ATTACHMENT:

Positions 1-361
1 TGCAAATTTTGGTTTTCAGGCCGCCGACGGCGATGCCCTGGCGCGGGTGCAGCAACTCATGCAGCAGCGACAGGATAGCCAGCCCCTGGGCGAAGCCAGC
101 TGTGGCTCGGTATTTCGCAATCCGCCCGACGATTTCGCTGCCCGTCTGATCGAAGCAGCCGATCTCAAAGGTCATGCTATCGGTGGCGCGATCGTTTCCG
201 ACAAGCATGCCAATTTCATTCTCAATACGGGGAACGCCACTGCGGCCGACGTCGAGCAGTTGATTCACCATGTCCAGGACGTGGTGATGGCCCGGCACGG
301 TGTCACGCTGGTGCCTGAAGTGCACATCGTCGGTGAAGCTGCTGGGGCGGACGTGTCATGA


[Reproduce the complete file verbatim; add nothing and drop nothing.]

Positions 1-361
1 TGCAAATTTTGGTTTTCAGGCCGCCGACGGCGATGCCCTGGCGCGGGTGCAGCAACTCATGCAGCAGCGACAGGATAGCCAGCCCCTGGGCGAAGCCAGC
101 TGTGGCTCGGTATTTCGCAATCCGCCCGACGATTTCGCTGCCCGTCTGATCGAAGCAGCCGATCTCAAAGGTCATGCTATCGGTGGCGCGATCGTTTCCG
201 ACAAGCATGCCAATTTCATTCTCAATACGGGGAACGCCACTGCGGCCGACGTCGAGCAGTTGATTCACCATGTCCAGGACGTGGTGATGGCCCGGCACGG
301 TGTCACGCTGGTGCCTGAAGTGCACATCGTCGGTGAAGCTGCTGGGGCGGACGTGTCATGA